Many people find foreign policy boring. This is a mistake. The US is bounded by the Atlantic and Pacific, with friendly neighbors to the north and south, but our borders are porous. What we do halfway around the world can come back to haunt us.
Conservatives’ foreign policy tends to split the world into two opposing camps. As George W Bush once proclaimed, “Either you are with us, or you are with the terrorists”; either you’re part of the in-group and you’re all right, or you’re an enemy who should be fought tooth and nail. This is the worldview which prevails in Trump’s Washington. Of course we have real enemies in the world, but this kind of worldview – a view that brooks no ambiguity – is both primitive and dangerous.
A wise foreign policy combines an assessment of where you are with where you want to go and uses the means most likely to achieve the desired goal. Under very limited conditions, this might mean war, but far more often, this means diplomacy and ‘soft’ tactics. On the surface, this might seem ‘weak’, but jumping willy-nilly into treasury-draining, popularity-tanking wars makes us a lot weaker than understanding our fellow human beings – allies, enemies, and everyone in between – and then using tact and finesse to obtain the outcome we want.
The Cold War is over, but the ‘military-industrial complex’ Dwight Eisenhower warned about back in 1961 in his farewell address is stronger than ever, having acquired ‘unwarranted influence’ over the course of the fifty years since Eisenhower left office, with the result that, as he predicted, “our liberties [and] democratic processes” are endangered. The multiple NSA wiretapping scandals are an overt sign of the decay of civilian control, but the more subtle danger comes from excessive spending on defense, which crowds out spending on important programs here at home. Eisenhower, a military man himself, recognized that funding for the military and funding for programs of social uplift were fundamentally at odds. In “The Chance for Peace,” he eloquently commented that, “Every gun that is made, every warship launched, every rocket fired signifies in the final sense a theft from those who hunger and are not fed, those who are cold and not clothed.”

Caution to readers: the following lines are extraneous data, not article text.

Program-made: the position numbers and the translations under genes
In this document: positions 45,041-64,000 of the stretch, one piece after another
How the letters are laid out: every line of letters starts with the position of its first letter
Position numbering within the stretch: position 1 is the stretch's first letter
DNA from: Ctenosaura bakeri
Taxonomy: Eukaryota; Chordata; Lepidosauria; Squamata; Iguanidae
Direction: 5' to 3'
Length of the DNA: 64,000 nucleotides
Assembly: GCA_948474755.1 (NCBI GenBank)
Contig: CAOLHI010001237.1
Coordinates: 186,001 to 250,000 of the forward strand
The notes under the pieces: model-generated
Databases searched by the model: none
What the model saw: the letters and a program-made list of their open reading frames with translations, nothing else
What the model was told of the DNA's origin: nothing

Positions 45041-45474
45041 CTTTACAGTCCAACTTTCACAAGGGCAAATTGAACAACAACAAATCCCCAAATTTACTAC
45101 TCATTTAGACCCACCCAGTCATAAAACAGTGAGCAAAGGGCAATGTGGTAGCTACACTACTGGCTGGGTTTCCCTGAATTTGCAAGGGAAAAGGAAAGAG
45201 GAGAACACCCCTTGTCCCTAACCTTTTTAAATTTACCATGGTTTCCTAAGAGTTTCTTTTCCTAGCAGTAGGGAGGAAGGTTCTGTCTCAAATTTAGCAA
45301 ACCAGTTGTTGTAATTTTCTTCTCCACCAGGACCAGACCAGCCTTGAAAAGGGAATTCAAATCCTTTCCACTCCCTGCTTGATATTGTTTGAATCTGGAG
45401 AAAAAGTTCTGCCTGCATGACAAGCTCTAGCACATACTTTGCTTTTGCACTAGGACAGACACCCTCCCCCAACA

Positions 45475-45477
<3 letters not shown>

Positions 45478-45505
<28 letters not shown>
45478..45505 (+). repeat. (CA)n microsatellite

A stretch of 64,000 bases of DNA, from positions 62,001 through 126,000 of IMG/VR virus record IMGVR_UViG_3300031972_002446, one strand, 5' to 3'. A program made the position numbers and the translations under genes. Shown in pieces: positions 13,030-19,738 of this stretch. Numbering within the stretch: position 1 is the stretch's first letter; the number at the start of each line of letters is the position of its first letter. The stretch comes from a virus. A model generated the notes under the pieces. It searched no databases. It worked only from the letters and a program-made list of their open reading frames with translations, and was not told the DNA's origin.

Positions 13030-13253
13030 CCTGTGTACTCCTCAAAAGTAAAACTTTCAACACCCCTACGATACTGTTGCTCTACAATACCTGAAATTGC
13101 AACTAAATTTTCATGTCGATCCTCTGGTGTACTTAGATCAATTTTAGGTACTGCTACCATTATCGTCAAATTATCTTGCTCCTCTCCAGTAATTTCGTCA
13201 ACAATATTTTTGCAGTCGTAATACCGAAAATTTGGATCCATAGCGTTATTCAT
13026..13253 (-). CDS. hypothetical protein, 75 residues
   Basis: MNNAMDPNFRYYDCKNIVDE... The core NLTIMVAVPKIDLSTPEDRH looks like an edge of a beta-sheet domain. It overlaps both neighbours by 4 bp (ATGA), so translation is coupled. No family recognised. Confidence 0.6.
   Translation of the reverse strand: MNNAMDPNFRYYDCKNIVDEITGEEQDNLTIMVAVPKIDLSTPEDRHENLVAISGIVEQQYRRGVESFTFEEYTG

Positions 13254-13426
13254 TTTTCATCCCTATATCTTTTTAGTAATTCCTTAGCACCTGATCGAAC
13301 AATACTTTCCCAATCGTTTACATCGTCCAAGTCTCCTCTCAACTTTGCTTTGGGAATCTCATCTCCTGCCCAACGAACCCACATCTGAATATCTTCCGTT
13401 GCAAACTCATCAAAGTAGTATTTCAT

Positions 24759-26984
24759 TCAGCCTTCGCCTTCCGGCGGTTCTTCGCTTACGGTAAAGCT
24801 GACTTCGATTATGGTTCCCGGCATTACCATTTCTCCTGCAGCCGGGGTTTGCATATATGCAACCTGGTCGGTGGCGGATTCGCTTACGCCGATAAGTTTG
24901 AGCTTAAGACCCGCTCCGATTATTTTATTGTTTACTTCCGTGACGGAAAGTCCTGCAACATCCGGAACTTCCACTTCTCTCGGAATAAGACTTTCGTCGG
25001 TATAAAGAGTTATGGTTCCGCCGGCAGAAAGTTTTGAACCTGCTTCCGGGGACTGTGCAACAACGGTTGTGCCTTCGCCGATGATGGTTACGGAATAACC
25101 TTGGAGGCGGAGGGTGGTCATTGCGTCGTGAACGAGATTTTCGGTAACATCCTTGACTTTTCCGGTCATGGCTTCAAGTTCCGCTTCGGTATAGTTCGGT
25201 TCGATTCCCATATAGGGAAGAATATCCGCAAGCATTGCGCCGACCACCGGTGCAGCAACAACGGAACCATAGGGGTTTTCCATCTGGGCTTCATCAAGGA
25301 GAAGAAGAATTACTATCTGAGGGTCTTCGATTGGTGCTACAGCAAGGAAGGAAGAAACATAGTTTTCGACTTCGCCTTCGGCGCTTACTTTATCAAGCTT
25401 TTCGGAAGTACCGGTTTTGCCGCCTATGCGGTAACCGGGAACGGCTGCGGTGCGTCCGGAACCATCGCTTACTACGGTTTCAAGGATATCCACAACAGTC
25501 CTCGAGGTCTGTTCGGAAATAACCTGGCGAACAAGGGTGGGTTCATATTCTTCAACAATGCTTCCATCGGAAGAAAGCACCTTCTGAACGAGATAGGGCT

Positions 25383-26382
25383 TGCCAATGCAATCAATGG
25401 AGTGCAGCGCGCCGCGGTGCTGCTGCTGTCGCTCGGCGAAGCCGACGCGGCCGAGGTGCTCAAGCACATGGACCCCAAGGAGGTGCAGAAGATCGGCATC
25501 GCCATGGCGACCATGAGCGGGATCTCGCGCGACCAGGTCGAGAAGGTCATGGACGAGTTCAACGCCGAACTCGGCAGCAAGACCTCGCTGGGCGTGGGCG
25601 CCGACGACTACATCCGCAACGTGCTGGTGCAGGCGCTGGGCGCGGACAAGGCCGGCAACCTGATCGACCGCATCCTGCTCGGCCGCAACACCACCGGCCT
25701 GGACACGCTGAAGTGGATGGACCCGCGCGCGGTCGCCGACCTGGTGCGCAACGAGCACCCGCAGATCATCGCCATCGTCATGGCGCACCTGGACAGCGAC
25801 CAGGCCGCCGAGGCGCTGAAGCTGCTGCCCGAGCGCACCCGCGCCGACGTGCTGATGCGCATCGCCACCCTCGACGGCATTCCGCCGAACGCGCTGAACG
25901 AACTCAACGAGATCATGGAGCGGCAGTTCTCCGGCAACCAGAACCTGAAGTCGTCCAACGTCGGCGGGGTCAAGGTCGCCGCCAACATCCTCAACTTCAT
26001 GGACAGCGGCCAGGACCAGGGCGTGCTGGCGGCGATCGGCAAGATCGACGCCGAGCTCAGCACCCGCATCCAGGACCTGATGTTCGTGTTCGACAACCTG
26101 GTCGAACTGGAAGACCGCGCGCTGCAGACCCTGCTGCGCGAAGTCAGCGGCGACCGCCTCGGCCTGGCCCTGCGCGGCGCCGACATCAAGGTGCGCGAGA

Simply put, war (or preparations for war) means spending money that could be used on education, jobs, and healthcare on tanks, warships, and bombs instead. We spend $700 billion a year on defense, if not more, which is almost as much as the combined amount of all other nations on Earth.
The security state consumes over half of all federal discretionary spending and one-sixth of the total federal budget. The United States has eighty military bases on foreign soil, costing many millions of dollars in upkeep every year, and some of our tax dollars go towards maintaining around 200 golf courses for generals. Golf courses for generals are just one example of the waste and ludicrous spending choices buried deep in the Pentagon’s budget – a budget which is essentially opaque because the Department of Defense has consistently resisted a full audit.
The old saying goes that you can either have guns or butter. In the 1960s, LBJ tried to have both guns and butter when he escalated a disastrous war in Vietnam and simultaneously attempted to build the Great Society here at home. It didn’t work out well. Military boondoggles limit what we can do domestically. Endless spending on foreign wars takes away money that could go towards healthcare; education; and protecting our air, water, and food. What good does it do for us, citizens of the world’s biggest military power, if we can’t live decent lives here at home?
This article has been excerpted from: ‘Butter, Not Guns’.